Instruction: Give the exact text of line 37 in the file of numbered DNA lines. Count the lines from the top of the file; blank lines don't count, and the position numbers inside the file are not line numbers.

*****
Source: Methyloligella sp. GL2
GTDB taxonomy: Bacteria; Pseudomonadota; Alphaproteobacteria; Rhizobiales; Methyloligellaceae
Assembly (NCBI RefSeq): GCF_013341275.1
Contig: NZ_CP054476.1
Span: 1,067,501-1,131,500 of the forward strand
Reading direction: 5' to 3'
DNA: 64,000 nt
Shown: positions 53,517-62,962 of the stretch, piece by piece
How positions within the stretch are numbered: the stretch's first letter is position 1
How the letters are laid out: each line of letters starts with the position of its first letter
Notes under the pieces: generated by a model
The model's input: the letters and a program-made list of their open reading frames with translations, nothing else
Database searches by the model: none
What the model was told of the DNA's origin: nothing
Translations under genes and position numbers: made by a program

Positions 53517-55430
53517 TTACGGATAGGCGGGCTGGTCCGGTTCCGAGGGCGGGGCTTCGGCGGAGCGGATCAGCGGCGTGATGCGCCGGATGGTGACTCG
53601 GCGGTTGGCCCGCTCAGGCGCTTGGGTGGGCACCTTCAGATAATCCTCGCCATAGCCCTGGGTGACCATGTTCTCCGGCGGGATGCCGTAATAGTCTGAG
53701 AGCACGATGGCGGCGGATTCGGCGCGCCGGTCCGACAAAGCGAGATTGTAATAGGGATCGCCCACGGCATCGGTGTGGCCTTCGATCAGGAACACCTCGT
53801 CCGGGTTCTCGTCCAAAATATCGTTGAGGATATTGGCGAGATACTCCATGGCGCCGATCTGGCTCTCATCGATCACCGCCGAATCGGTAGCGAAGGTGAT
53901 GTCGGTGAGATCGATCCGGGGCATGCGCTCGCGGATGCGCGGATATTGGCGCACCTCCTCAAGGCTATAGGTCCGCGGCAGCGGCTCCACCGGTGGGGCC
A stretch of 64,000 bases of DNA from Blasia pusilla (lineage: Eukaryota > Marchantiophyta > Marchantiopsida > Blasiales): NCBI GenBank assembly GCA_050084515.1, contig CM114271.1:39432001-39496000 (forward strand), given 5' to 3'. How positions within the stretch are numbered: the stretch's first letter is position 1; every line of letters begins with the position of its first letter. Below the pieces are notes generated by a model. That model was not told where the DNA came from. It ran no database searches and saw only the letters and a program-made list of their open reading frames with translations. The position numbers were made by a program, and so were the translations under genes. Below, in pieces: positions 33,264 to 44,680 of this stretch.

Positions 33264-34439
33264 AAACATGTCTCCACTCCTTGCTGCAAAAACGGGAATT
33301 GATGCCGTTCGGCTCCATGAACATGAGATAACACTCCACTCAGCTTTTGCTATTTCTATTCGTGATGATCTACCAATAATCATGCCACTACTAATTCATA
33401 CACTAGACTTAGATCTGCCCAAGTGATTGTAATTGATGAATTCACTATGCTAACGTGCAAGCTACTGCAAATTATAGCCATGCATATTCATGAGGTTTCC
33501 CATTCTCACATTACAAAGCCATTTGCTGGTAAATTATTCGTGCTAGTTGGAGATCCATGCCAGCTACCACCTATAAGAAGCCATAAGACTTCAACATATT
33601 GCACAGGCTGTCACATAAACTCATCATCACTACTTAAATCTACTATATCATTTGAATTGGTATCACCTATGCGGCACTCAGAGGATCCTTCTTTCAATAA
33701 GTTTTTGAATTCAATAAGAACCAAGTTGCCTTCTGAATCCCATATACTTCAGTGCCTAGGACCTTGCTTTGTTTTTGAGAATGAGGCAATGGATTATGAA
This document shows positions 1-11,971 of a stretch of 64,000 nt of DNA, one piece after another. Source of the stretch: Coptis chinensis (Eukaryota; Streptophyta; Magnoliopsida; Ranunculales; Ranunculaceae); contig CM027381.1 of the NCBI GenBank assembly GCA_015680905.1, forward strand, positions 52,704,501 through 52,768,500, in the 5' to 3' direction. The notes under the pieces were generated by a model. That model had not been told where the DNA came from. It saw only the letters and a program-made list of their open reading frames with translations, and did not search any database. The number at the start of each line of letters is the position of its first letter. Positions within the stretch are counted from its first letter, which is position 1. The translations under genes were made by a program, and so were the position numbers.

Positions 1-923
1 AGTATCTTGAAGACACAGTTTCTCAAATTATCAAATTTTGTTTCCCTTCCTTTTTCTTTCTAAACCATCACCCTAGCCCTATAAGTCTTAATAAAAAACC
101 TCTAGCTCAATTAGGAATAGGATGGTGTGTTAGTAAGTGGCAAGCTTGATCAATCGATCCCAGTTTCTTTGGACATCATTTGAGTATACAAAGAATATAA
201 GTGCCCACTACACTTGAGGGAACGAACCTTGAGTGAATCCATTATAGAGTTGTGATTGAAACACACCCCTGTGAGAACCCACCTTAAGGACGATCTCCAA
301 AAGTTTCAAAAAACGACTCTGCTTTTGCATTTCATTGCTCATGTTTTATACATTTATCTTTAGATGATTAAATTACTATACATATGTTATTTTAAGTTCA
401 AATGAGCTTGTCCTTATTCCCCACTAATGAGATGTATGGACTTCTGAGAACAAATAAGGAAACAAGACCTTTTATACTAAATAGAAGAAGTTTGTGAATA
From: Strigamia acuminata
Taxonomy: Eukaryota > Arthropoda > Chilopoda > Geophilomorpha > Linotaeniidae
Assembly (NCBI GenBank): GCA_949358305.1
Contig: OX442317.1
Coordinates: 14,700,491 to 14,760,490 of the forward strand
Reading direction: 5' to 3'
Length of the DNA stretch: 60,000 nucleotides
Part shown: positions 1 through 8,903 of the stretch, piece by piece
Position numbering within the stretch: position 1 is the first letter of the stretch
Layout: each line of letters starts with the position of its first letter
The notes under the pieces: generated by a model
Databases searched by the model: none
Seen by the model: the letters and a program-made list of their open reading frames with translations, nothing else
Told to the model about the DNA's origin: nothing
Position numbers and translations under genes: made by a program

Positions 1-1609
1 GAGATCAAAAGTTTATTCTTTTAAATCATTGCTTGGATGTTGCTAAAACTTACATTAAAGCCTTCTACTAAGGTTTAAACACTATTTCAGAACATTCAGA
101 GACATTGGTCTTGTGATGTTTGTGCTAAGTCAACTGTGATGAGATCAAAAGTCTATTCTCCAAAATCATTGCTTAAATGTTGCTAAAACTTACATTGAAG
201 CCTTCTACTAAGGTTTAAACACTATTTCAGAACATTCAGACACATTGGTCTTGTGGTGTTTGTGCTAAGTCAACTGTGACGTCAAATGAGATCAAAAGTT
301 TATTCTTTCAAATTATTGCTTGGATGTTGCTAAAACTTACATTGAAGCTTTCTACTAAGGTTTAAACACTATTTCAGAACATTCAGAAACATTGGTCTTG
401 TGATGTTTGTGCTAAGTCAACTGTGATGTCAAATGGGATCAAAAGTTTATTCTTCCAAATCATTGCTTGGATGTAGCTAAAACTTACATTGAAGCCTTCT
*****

From: Strigamia acuminata